One universal truth is that better decisions are made more frequently during bad economic times and poor profits than during good economic times and great profits. When profits aren’t great, people buckle down and analyze all expenses and all risk. When profits are big and business owners are flush with cash, this often leads to reckless decision-making because the decision maker feels “bulletproof.”

And so it is in today’s environment. Back in the 1980s, an old rule of thumb was that cash rents for good corn land should run about a $1/bu. In other words if you’re average yield was 150 bu./acre, the benchmark would be a cash rent level of $150/acre. Cash rents now run from a low of $2.50/bu. to over $5/bu. At the higher end, the risks are enormous if a person is only locking in the input prices and not locking in their selling prices.

 

Historical perspective

For those who’re convinced that corn prices can’t go down, look carefully at the chart. Following the 1996 peak in corn prices, the market dropped by 68% in value before hitting a low of $1.74. In 2008 after peaking at $7.65 in nearby futures, six months later the market was at $2.90, a 62% decline.

This August nearby futures peaked at $8.44. A 62% decline would take the market to $3.21 and a 68% decline to $2.70. This is not a prediction – just an observation. The observation being clear: There is an enormous amount of risk with corn prices over $7.

Could $3 corn actually happen? Frankly we’re not making that a forecast, but consider the following:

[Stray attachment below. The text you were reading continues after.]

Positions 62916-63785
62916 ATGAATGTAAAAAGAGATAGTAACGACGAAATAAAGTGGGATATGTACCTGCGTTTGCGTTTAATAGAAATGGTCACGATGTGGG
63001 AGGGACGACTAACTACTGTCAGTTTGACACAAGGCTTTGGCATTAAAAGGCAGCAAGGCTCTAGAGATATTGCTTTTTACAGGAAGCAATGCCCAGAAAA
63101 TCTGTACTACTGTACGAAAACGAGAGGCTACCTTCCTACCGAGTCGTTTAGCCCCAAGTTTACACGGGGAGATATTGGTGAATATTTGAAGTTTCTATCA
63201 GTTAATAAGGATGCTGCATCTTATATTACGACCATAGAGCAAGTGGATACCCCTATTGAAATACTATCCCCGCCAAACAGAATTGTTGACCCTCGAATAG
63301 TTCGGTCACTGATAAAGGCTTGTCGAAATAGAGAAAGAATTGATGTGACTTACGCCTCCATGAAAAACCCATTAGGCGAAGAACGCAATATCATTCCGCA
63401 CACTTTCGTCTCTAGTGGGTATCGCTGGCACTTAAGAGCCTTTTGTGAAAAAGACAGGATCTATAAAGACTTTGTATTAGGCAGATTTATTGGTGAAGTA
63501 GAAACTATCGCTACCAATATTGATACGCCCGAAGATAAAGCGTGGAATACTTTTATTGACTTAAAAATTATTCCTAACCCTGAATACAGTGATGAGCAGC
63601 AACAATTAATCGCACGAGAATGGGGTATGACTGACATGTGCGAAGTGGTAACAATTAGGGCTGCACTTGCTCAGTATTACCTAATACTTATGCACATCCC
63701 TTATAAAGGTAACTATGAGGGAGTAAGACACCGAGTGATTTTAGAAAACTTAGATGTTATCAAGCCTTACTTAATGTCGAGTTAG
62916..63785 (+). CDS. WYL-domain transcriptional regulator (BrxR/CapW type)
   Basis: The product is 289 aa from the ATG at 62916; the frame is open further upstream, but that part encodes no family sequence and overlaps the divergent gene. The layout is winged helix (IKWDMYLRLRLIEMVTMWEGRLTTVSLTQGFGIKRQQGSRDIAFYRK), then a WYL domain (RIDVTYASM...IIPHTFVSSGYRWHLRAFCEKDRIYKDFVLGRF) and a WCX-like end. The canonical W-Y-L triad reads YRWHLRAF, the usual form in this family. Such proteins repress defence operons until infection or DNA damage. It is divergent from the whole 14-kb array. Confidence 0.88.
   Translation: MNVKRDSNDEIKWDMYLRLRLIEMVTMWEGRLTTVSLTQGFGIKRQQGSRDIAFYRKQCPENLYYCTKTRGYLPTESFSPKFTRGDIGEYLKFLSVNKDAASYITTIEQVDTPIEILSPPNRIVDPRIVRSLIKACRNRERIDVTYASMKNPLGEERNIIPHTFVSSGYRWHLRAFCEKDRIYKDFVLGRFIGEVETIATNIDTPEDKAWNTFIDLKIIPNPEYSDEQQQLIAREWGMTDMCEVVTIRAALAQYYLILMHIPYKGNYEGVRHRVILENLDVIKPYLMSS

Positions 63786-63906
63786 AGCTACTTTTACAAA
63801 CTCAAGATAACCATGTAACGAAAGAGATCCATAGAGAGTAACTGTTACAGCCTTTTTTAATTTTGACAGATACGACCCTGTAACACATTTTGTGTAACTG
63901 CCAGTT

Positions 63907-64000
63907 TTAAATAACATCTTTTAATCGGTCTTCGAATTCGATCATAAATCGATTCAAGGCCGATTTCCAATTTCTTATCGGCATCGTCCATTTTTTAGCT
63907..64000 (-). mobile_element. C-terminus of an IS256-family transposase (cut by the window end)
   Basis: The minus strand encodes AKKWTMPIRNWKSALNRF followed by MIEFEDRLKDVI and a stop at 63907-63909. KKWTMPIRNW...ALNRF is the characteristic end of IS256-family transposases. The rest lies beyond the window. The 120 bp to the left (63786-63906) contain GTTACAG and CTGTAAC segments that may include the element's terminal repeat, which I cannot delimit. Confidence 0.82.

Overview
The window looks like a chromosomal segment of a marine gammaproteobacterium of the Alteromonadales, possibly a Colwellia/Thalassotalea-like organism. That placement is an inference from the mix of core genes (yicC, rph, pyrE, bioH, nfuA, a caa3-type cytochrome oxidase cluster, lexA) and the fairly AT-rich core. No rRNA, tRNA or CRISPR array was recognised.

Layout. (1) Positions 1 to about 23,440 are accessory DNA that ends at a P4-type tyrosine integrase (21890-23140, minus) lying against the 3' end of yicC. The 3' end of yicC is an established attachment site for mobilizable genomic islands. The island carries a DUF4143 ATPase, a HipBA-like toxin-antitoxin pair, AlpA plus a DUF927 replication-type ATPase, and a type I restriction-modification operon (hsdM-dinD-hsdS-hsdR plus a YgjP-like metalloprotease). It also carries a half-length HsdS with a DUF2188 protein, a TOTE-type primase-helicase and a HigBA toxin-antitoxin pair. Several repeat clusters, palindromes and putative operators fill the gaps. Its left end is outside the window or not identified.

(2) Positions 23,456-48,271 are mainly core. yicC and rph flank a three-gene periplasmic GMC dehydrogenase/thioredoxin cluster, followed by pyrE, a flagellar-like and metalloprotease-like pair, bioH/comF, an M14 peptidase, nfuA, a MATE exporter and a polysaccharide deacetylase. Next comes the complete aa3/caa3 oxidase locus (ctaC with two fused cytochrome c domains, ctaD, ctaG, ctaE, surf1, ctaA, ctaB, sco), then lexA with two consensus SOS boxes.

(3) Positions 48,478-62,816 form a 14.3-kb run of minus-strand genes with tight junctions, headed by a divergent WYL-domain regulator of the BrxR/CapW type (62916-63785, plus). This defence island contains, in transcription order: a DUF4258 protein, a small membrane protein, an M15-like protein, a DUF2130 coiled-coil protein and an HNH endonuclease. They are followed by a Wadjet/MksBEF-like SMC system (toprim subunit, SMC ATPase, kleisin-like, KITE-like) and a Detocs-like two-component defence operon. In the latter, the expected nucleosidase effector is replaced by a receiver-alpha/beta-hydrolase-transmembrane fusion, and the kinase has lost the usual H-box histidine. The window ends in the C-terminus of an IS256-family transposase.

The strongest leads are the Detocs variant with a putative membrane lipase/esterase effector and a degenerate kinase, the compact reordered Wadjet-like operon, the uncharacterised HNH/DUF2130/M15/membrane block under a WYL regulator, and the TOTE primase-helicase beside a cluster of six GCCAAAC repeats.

1. Our current estimate of planted corn acres this coming spring in the U.S. is 98 million acres compared to last year at 96.9 million. Almost every analyst in the country is somewhere between 97.5 and 99 million acres.
  2. Planted corn acres are increasing worldwide.
  3. A normal trend line yield this coming year would be 160 bu./acre. That would take carryover from this year’s estimate of about 700 million bushels to 2.77 billion bushels. That alone would take corn prices in the low $4 range.
  4. Corn exports are currently running at the lowest level in years.
  5. In 2011 the U.S. farmer shared corn exports worldwide was 38.9%. A year ago it was 52%. The FSU (Former Soviet Union) has gone from 5.8% of the world’s corn exports that year to a startling 16.8% this year. The export market has been and is being taken away from the U.S. farmer. It will be difficult to get back.
  6. Feed usage for livestock has been cut dramatically. Even China is substituting wheat for corn.
  7. The cutback in ethanol production is well publicized. It will come back—but will take time.

 

The other side

Many of you are already making the statement that this could only happen if we produce a big crop. I agree. One can argue weather problems, planting delays and who knows what else. All are valid arguments. But the other valid argument is the longer corn prices stay at $7 or higher, the more demand is going to be hurt and the more acres that will get planted. No matter how you slice it, from $7 corn, 95% of the arguments argue for much lower prices. This is a seller’s market.